For five days, Mullumbimby went without power, food, fuel, clean water, or proper communication. According to reports, residents had to rely on UHF radios and there was no sign of emergency services. Due to the scale of destruction, many residents were unable to evacuate and ended up trapped in their homes – some of them elderly and in remote locations.
‘There’s no police here, no help, it’s just volunteers. There are landslides, and regular people are trying to scale cliffs to rescue people, babies and families. We need the army, we need police, we need services. So many people are missing.’
The plea for help went viral, along with images showing hundreds of trees laying across access roads that looked as if they had been pushed down by a giant.
While the SES complained that remote areas were difficult to reach, at least 30 volunteers answered the town’s call for help, with many travelling from Queensland.
‘At one moment I turned around and there’s an army of faces I’ve never seen, and it’s quite emotional to see this help, and very organised with all the gear. And I was like, “Wow, humanity is good. People are wonderful,”’ said local Mullumbimby man, Bruce Faber.
Help also came from the air, with Oceanview Helicopters (stationed on the Sunshine Coast) sending pilot Karl Mayne. He spent more than three days and 15 hours dropping supplies to the desperate town in the absence of government support.
It was only after The Weekend Australian put the story up that police response units started arriving. Police tentatively picked their way through the remains of Mullumbimby later that afternoon. Several days earlier, the only police presence in the area was a highway patrol car checking to see if any of the desperate residents or volunteers were speeding. The patrol car is reported to have driven off when photos were taken. Perhaps they were embarrassed… And so they should be. The police have done little to recommend themselves during the last two years of Covid – etching unforgivable images into the Australian psyche.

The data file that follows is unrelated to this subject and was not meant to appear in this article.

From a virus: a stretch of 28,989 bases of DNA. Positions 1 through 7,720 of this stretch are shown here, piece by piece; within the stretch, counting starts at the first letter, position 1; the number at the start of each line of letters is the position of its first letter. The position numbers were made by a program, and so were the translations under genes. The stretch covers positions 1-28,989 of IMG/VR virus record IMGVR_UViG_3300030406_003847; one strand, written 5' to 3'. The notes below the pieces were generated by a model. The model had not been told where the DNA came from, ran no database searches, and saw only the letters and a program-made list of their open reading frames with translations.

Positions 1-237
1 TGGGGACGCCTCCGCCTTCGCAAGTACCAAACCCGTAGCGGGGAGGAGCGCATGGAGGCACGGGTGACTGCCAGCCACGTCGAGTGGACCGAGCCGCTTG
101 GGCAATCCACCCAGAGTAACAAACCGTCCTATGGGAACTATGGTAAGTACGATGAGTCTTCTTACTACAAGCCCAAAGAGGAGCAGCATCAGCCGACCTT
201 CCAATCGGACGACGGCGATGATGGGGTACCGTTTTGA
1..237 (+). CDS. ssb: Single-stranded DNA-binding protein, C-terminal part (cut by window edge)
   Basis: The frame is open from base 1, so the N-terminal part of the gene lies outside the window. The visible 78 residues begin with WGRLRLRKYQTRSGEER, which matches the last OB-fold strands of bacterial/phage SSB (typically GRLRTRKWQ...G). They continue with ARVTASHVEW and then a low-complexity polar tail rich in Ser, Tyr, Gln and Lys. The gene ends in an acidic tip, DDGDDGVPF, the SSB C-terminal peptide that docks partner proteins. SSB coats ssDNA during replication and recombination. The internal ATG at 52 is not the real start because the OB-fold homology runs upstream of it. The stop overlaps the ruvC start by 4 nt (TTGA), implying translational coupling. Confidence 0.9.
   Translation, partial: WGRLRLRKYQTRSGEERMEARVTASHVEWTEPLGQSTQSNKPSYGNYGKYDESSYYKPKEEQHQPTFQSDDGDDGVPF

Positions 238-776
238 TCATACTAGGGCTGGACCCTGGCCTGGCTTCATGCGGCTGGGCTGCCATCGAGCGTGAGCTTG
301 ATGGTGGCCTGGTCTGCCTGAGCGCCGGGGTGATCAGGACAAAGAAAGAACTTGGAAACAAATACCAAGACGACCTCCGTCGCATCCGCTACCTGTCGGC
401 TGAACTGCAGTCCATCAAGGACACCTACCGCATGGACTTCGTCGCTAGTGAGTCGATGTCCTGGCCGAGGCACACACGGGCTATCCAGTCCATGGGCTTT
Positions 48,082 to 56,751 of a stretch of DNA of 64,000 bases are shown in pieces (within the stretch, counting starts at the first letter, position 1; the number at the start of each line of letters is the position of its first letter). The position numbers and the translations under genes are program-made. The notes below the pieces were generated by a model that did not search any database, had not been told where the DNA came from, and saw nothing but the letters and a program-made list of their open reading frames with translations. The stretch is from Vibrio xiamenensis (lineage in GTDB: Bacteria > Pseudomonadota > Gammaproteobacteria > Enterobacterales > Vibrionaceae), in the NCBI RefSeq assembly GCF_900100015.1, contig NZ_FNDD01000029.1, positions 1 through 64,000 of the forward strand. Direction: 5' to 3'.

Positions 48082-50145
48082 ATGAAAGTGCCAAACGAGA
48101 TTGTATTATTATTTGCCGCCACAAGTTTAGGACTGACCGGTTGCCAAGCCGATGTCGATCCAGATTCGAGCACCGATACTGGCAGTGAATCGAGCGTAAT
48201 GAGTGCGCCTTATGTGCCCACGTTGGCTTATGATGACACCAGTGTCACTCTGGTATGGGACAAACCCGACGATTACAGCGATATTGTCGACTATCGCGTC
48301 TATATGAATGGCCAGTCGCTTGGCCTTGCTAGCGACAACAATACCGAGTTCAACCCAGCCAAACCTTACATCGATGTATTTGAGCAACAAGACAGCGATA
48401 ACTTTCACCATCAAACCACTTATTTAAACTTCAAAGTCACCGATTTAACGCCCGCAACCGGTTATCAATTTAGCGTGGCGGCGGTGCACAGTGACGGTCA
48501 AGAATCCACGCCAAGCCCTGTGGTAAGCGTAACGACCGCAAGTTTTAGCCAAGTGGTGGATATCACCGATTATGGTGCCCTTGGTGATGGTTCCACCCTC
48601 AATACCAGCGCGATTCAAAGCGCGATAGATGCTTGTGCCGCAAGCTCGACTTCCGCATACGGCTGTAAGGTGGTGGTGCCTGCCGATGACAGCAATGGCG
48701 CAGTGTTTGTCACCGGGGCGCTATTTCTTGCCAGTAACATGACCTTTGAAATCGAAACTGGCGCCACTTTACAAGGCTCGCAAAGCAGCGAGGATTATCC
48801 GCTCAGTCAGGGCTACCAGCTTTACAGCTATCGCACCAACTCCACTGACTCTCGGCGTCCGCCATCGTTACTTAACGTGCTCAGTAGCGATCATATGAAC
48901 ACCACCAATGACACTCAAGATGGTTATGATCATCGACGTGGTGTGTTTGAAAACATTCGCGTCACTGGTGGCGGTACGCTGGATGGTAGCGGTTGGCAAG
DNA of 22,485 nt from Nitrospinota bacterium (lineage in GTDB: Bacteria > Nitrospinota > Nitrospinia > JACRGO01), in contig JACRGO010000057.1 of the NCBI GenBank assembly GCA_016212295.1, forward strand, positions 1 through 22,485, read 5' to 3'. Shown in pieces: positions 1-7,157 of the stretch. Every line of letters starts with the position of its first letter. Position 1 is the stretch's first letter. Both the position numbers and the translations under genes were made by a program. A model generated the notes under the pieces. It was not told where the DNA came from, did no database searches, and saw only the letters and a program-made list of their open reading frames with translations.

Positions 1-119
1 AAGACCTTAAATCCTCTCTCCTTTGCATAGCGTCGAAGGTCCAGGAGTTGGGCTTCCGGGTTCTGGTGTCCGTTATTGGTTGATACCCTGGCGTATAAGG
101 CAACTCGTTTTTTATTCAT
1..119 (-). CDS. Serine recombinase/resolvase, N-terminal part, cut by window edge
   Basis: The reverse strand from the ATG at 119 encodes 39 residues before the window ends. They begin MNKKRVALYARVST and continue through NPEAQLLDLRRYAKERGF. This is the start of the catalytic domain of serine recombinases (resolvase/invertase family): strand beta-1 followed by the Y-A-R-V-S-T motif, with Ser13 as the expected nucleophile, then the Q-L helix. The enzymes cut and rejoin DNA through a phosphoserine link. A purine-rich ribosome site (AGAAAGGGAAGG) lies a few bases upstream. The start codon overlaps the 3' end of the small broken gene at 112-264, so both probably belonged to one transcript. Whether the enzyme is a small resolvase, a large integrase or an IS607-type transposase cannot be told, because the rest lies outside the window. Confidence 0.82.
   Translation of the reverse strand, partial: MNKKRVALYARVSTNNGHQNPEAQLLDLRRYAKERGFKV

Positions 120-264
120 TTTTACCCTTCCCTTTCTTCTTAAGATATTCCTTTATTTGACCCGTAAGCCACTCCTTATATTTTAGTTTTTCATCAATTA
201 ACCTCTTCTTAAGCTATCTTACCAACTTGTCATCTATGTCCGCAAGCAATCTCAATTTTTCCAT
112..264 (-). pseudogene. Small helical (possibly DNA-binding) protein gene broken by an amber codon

With no government interference, hundreds of locals and volunteers had gathered by Friday and organised themselves into work teams to search difficult terrain for missing residents. The speed and efficiency of their operation stunned seasoned emergency service workers, who described Mullumbimby’s residents as an ‘army’.
‘I’ve never seen that level of community engagement operating in such a functional way in my career. They’re running like an army,’ said the Captain of the Mullumbimby Fire and Rescue, Josh Rushton.
They shouted out tasks and sent off workers without delay. Everything from short physical tasks to arduous rescue operations took place without complaint.
Despite not being ‘officially’ trained, the locals performed rescues and located the body of a man who tragically died in the flood.
‘We’re in wetsuits going through hip-deep water, flooding roads, rapids, landslides – carrying grocery bags and not knowing what we’re going to find.’
One of these rescue crews named themselves ‘Bentley’s Crew’ in honour of their dog escort which belonged to a 70-year-old man rescued from a remote property.
The bravery and community spirit of Mullumbimby puts the bureaucratic behaviour of the SES and other government services to shame. Mullumbimby, with one of the lowest vaccination rates in Australia, is full of sacked emergency workers whose skills, obviously, should have been utilised by the government instead of being unceremoniously scrapped.
If Australia doesn’t get serious about the value of its citizens and instead keeps focusing on politically charged health orders, it will never survive a war, let alone win one.
As for Mullumbimby – bravo to the town that saved itself and to the ordinary men and women who made the dangerous journey to help them out.